Hey everyone, a while ago, I announced that I was working on a second edition of my book, Building Virtual Machine Labs, and that I made a rough draft available for free while I was preparing to self-publish.
Anyway, I wanted to come back and announce that the second edition is finished, and available at: [leanpub.com/avatar2](https://leanpub.com/avatar2).
The price I’m requesting is 30.00. However, I know that this is a steep ask, so I’ve given potential readers and students the ability to set the price they want to pay. Additionally, if money is really really tight (or if you are, understandably, the type that likes to try things before you buy them), you have the option to set the price to 0.00 and “purchase” the book for free. All leanpub wants is an e-mail address for a download link and that’s it.
The new version of the book features many improvements, most of them pertaining to organization, layout, diagrams, flow charts, and other graphics to accompany instructions, in addition to more detailed instructions, and better troubleshooting guidance to help lower the skill floor necessary to get started. Homelab loved the first book and I got a lot of support the first time around, so I just wanna let you know that a newer, updated version is available, and to thank you all for your patronage and support so far.
I know a lot of infosec students ask how and where to get started, so I wrote this guide. I can’t promise you anything, but running a solid homelab is a way to demonstrate that you’re proficient, and can adapt to whatever needs to be done.
What about Cloud and Microservices?
I know that this was a question that popped up the last time I was here, but these technologies are not the core focus of this book. My book is more focused on homelab environments and/or virtual lab environments at the school or workplace on local, physical hardware moreso than it is on microservices or the cloud.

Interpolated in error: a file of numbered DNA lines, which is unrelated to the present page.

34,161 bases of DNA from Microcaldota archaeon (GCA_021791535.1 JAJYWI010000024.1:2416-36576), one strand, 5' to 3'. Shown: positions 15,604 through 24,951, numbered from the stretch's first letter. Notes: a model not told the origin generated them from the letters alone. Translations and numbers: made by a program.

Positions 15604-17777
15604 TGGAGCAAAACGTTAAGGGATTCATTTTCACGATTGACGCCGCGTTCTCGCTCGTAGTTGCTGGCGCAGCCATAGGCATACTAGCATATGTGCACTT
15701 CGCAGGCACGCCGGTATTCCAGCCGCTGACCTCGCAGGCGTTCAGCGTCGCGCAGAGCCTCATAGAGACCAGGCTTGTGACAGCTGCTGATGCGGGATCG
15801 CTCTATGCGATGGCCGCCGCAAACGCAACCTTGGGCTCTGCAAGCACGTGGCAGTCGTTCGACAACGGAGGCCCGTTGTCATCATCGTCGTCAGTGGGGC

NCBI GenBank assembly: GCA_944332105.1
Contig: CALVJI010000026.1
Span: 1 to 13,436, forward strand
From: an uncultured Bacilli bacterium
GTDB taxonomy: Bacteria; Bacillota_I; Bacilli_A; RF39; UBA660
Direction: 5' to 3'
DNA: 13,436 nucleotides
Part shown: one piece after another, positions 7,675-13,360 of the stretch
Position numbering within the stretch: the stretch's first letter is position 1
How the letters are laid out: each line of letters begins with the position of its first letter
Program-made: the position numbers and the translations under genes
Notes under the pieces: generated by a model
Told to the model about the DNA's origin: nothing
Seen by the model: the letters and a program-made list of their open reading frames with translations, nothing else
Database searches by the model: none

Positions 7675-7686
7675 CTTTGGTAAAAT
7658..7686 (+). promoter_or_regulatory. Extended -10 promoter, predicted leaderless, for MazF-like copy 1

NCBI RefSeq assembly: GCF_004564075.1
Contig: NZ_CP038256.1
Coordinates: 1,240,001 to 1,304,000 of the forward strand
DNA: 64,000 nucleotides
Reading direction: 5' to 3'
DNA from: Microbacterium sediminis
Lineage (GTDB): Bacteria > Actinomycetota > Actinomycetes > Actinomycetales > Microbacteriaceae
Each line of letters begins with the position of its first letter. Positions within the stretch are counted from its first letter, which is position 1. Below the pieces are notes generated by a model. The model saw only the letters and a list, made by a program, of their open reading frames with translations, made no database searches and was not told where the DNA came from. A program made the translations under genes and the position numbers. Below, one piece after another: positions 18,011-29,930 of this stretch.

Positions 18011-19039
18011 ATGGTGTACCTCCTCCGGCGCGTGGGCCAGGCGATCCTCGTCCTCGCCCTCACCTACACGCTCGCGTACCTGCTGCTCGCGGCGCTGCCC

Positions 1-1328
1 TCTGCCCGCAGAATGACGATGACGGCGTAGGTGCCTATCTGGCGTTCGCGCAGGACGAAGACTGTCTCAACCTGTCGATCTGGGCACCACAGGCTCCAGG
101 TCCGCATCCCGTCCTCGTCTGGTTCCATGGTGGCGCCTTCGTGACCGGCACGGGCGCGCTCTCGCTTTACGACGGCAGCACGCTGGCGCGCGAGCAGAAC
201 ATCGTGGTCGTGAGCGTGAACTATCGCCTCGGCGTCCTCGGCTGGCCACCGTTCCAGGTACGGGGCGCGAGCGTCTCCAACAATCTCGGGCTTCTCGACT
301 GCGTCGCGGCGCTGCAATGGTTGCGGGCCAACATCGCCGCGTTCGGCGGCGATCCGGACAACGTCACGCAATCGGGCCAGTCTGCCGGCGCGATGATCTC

I can’t deny those are important technologies to be familiar with in this day and age, but to put it bluntly, they are technologies that I’m not as familiar with as I’d like and would not feel right in trying to pass myself off as an expert on either of them. I have some brief blurbs about places students can go to learn a little bit more about container technology, and generic recommendations on how to find resources to guide them, but since containers and cloud infra are outside of my wheelhouse, I’m not going to lie to you, give off the vibe I’m an expert, and end up misleading y’all.
In any case, have fun, enjoy, and thanks for your time.
p.s.: There will be a print copy of this book available soon-ish. I have some work to do pertaining to both formatting, and figuring out how to divide the contents of a physical book into two volumes. I’m self-publishing through Amazon’s KDP, and unfortunately (due mainly to the physics of book binding), I can only put 600 pages into a single book. Additionally, I wanted to update the margins and gutter settings to make sure things print properly, and that print copies of the book don’t result in unreadable content in the gutter (center) of the pages. So that means trying to figure out how to divide content, and also having to reformat everything in accordance to the recommended book margins.